“With the coxed pair you might put in the hardest strokes of your life and nothing is going to happen. Then, twenty strokes later something might happen–or it might not–but it’s a boat of passion and belief and you know that eleven months of hard training can get you to the finish line.”
Rook’s style of coxing changed between the pair and the eight at the world championships. “In the pair, we found ourselves up about fifteen strokes in and for me it was just talking at the same tone I am now, saying, ‘Just walk away. Keep doing the same thing you’re doing. Don’t change, just keep on it.’ In the eight, there’s not really much I say in the first couple hundred meters. Just a bit of body, maybe. Just catch a little. You know, whatever the boat needs.
“I think it’s very different but, as I said, in the pair I don’t really feel like I need to say that much unless it makes the boat go faster. In the eight you have to mange everyone a lot more. In the pair, it’s more, ‘You guys do your job and I’ll just help you out if you need it.' It’s very different.”
Rook started coxing at the end of his Year Nine at Scotch College, a secondary school in Melbourne. “When I was in Year Nine, at the end of the year, I had a mate who was going into Year Twelve, James Malon. Because I was a little fellow at my school, he said, ‘Oi, mate, I need you. We need a coxswain. You're a small guy, why don’t you come down?’”
What followed was a scene many coxswains have been in. “I had actually wanted to row myself but I had one session and I said, ‘Oh, geez, it’s going to be pretty hard for me to get into a good crew because I’m not very big.’ So I came down the next day and was going to cox in the fifth eight. Then, all of a sudden, the forth eight coach didn’t have a cox that session and he said, ‘Oi, you, come here. You’re coxing my boat now.' I said, ‘Yep, fine.’ So I got promoted to the fourth eight before I’d ever been in a boat.” Rook coxed for three more years at Scotch College, moving into the third eight for his last two years.
“I never got to cox the first eight, but I was undefeated my whole school career in division. I loved it so much. I thought to myself, ‘I don’t want to go out as a third cox. I want to cox Australia. I want to go on and win some gold medals.’”
After graduating Rook enrolled in University, studying education, and then, when he made the Australian men’s national team last winter, deferred his schooling so he could train full-time with the team.
“I just got this gig this year,” he says, with that crooked smile. “I never made the U-23 team. I wasn't sure I was going to get it. There’s no point going to Trails if you don’t think you’re worthy. I listened and learned as much as I could and then I got the ticket to the Big Dance.”
Rook has a light air about him. I ask him how he has risen so quickly through the ranks as a coxswain and what is building as his reputation. His answer explains his personality: a humble and self-aware man.
“It’s becoming more of my identity to cox quite similarly each time–to be predictable with what I’m going to say. So, if I say something different they know its important. I might not be as…” Rook looks for the right words. “I’m not particularly vocal. It’s just what the boat needs me to be on that day.”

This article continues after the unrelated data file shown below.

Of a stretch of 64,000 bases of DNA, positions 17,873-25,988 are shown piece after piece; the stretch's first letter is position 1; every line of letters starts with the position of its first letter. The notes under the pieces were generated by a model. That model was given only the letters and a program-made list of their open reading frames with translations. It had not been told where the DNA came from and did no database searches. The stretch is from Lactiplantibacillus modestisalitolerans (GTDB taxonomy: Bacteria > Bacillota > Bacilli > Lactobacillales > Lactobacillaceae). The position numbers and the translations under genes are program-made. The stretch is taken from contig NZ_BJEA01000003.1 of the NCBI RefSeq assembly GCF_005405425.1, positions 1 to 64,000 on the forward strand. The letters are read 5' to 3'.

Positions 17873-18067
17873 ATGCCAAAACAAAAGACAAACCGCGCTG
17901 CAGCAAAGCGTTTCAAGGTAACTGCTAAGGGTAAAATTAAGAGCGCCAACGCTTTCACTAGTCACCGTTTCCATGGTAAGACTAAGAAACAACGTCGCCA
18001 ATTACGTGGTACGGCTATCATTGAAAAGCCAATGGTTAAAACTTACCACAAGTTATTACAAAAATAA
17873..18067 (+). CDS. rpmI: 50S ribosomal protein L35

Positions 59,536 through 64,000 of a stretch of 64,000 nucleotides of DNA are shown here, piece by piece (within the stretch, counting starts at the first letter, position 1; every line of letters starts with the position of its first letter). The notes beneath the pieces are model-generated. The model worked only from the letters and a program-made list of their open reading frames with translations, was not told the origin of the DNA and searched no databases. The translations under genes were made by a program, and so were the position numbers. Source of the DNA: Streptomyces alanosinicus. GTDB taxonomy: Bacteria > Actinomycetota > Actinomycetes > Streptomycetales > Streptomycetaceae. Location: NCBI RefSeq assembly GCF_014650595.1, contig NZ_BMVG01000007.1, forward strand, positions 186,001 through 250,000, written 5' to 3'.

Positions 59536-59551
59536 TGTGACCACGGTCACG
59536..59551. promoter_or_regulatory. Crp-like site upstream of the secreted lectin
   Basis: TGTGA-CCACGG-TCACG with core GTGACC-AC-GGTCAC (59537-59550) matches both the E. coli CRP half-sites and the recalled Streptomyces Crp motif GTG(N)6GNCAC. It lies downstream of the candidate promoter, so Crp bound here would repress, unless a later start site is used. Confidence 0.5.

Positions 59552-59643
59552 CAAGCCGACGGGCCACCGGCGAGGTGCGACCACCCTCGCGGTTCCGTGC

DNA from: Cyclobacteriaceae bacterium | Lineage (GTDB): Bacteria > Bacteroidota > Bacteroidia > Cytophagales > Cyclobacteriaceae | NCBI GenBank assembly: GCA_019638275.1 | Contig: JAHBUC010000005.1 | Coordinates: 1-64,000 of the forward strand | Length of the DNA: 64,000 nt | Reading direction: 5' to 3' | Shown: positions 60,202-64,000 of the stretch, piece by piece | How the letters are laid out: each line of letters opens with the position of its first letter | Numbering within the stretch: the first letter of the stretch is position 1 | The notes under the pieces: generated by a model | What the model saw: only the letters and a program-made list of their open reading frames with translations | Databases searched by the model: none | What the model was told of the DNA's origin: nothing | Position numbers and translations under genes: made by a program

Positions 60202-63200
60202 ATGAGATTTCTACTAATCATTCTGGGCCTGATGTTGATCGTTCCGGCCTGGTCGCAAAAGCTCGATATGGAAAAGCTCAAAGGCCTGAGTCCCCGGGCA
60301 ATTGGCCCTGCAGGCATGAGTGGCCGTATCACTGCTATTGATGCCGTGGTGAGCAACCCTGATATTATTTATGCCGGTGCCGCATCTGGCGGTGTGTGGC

Rook continues, a cascade of energy that I can see he uses when he needs it, “If you find yourself walking away, you might get a little more excited. Or, if you just say to the crew, ‘Keep plugging away, keep doing what you do. This is the right thing.’ It’s just whatever you need in that particular race. You can’t stick to a script and expect to have the best race of your life. You need to be stopping and actually thinking.”
Rook’s experiences are exponentially developing his skill as a cox–at the highest levels. Before he heads back to this team tent, I ask him for his advice for coxswains who are trying to break into the next level. Rook is straightforward.
“Get on weight and steer straight. If you’re not doing that then there are two big crosses right next to you. Before you can help the crew, you need to go straight and you need to make weight. These are two things that slow the boat down. If you’re not doing those things well you might as well not say anything and steer straight than say something and be all over the place, really. I think that’s just the reality of it: the importance of steering straight and being on weight.”
As we wrap up the interview, I ask him about his next steps as a coxswain. “My next steps? Go home and get straight back into it.” His straightforward attitude about a coxswain’s responsibilities is unrelenting. “Go to the club and get on the strings as much as I can. Time on the strings is the best thing you can get. Actually, being in the coxed pair I learned a lot: how the boat feels and how it’s supposed to move. That also helped me in the eight.” He pauses, wanting to help me understand what he learned in the smallest coxed boat on the water. “The feel–it’s not the same–but there are a lot of principles about how the boat can feel that you can take out of the pair and move into the eight. The eight is bigger and stiffer but you can still look for those same sorts of things.”
Rook leans back and surveys the scene around him at the 2017 World Rowing Championships. “We go back to Trials next year,” he says. “I’ll try and make the team again, then the year after that do the same, and the year after that hopefully I’ll be in Tokyo.” Rook’s crooked smile appears again.
As Rook stands and picks up his pack I thank him for the chance to talk. “No worries,” he says. Somehow, I think this is how he sees things. No worries.